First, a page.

Thursday, March 10, 2011
By Mwila Chansa
Thu 10 Mar. 2011, 04:00 CAT
THE constitutional bill currently before Parliament is a useless document that all progressive and independent-minded Zambians should condemn, according to Kitwe's Riverside ward councillor Christopher Kang'ombe.
In a statement, Kang'ombe observed that the constitutional bill had all the fundamental weaknesses of the 1996 Constitution.
He noted that the few proposed amendments to the current bill before Parliament did not include critical issues such as the 50 per cent plus one requirement for a presidential candidate and the implementation of electoral reforms among others, that if not considered may lead to political violence in Zambia.
“For over two years, over 500 Zambians sat at the NCC National Constitutional Conference, drawing huge allowances and yet they knew that the government will selectively draft the constitutional bill as presented to parliament by Vice-President George Kunda,” he stated.
“The three Church mother bodies have been vindicated for having refused to participate in a process that was destined to fail.”
Kang'ombe added that the bill had failed to address key issues on good governance and electoral reforms.
“One of the pre-requisites for good governance is real democracy that allows citizens to choose their leaders in the most transparent manner. These are the issues I expected George Kunda Vice-President to present to Parliament for debate and not the irrelevant provisions highlighted in the constitutional bill of 2011,” Kang'ombe stated.
He cited the proposed change of name of the police from police force to police service as one such untimely amendment in the constitutional bill because the proposal would not make police officers less corrupt or more motivated.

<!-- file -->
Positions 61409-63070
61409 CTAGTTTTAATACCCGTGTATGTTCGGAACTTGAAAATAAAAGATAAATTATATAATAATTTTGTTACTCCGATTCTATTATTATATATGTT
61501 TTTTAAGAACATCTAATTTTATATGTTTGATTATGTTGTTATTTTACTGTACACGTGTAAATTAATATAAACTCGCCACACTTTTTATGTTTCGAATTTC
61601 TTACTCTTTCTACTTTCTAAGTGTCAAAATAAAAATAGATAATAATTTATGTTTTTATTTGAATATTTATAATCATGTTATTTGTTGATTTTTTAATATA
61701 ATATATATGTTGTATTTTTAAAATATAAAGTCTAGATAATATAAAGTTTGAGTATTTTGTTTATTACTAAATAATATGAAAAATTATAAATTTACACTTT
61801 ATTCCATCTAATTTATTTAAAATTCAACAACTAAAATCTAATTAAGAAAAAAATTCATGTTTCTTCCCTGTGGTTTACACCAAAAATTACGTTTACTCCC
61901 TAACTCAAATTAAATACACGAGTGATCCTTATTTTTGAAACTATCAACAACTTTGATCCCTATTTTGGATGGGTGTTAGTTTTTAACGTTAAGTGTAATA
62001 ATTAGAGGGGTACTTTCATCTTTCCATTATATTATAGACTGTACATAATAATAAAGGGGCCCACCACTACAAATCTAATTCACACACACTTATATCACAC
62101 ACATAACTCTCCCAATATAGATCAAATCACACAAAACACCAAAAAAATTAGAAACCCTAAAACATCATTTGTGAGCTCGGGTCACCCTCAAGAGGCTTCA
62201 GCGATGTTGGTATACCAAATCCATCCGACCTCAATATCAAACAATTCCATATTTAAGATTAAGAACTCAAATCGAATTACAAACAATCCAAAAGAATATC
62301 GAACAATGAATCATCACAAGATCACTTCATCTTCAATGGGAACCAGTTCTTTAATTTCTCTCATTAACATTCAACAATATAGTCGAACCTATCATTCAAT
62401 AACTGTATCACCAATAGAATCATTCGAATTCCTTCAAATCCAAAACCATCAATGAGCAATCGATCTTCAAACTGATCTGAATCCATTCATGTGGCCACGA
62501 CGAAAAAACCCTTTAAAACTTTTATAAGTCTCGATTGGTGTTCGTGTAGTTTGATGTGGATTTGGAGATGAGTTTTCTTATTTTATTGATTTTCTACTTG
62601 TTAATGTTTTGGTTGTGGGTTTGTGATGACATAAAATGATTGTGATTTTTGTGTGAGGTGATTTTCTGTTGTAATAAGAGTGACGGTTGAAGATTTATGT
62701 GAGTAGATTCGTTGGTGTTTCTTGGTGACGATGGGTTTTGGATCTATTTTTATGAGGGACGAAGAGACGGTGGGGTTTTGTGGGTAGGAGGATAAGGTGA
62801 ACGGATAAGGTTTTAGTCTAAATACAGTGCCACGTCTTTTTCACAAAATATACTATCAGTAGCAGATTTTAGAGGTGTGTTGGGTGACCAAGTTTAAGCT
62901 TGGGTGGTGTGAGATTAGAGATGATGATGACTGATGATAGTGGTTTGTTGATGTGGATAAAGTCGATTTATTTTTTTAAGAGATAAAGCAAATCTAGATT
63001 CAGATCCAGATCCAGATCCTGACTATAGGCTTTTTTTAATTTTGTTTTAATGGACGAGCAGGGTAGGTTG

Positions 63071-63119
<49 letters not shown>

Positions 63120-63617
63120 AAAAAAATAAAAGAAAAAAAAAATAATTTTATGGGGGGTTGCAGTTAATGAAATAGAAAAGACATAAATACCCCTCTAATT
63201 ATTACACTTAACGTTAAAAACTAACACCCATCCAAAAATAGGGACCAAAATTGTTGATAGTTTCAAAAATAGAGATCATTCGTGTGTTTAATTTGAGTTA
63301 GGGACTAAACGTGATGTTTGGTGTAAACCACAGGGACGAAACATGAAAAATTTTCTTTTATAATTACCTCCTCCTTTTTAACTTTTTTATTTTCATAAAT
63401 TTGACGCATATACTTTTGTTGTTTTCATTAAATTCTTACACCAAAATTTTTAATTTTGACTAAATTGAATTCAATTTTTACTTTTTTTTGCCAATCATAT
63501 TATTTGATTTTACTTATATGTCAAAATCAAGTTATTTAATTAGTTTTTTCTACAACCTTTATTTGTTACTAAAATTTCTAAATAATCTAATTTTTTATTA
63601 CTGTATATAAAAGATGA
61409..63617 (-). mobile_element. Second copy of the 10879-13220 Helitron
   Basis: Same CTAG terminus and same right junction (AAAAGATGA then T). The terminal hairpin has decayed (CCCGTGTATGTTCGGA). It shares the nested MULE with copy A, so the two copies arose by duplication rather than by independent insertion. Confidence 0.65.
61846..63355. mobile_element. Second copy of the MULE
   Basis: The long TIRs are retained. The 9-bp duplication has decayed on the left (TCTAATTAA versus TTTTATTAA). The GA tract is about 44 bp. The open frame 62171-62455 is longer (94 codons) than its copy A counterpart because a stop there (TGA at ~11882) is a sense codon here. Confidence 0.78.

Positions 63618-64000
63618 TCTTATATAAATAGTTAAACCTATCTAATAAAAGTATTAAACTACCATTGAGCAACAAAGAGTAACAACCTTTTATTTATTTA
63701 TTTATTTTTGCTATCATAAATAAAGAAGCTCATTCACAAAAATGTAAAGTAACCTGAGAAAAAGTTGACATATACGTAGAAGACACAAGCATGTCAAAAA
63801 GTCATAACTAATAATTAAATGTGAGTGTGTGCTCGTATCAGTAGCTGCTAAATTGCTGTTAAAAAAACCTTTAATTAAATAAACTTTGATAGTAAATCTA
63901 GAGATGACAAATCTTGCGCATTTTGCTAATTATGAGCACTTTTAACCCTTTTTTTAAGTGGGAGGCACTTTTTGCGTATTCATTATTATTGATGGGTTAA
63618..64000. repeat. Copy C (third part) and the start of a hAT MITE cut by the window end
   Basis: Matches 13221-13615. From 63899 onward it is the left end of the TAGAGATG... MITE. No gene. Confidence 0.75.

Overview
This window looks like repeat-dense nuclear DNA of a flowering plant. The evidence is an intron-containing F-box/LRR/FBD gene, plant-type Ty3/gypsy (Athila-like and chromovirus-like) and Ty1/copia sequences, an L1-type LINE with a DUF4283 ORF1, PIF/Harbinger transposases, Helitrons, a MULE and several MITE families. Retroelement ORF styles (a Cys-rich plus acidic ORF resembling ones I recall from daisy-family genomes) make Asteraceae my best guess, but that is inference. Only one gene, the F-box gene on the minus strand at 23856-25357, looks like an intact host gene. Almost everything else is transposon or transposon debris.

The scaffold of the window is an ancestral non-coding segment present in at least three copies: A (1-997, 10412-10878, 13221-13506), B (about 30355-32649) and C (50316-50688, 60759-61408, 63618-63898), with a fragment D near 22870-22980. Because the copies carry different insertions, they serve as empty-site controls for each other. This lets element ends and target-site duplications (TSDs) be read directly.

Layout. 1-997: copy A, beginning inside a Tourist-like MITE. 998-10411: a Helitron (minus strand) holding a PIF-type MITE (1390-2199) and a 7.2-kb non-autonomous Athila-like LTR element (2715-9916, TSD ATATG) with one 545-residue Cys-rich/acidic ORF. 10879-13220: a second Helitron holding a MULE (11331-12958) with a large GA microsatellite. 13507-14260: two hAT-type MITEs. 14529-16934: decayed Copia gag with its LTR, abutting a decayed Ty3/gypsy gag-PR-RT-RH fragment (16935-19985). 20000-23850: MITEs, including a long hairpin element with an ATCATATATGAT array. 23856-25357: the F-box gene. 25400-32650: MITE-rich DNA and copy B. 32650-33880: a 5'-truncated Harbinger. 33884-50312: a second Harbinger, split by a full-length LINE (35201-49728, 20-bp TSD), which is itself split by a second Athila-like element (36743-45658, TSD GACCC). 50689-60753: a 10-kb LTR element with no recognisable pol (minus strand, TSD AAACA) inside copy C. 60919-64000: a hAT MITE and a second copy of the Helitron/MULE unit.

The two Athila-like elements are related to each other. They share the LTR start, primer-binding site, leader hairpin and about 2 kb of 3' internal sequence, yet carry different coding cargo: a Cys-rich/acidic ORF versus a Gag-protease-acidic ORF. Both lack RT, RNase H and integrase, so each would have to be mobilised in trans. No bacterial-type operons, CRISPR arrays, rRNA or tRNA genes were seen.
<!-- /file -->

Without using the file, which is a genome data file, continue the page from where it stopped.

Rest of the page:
“This is also similar to the Christian nation declaration which can never make our citizens more Christian than they are just by a mere declaration,” he added.
Kang'ombe further stated that revising the composition of the National Assembly from 150 to 265 parliamentarians should not take precedence over more important amendments like the 50 per cent plus one requirement.
He wondered where additional funds to expand Parliament would come from and that Zambians would probably have to pay more taxes to meet the huge expansion costs.
Kang'ombe stated that Zambians were misled into believing that the recommendations of the NCC would form the basis for a new constitution but that what they were seeing was the contrary.
“The lack of commitment and political will by government has once again prevailed over the constitutional reforms and with this in mind; disputes arising from this year's elections must be expected,” said Kang'ombe.